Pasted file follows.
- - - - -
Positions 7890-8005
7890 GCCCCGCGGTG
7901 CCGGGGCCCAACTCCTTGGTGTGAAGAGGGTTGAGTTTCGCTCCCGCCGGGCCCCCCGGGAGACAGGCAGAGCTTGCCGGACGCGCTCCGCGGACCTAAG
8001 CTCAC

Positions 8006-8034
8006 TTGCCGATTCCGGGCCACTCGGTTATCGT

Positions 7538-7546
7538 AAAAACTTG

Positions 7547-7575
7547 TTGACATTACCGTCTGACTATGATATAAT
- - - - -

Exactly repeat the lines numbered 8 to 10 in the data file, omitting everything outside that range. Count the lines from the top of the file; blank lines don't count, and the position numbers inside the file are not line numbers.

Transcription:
7538 AAAAACTTG

Positions 7547-7575
7547 TTGACATTACCGTCTGACTATGATATAAT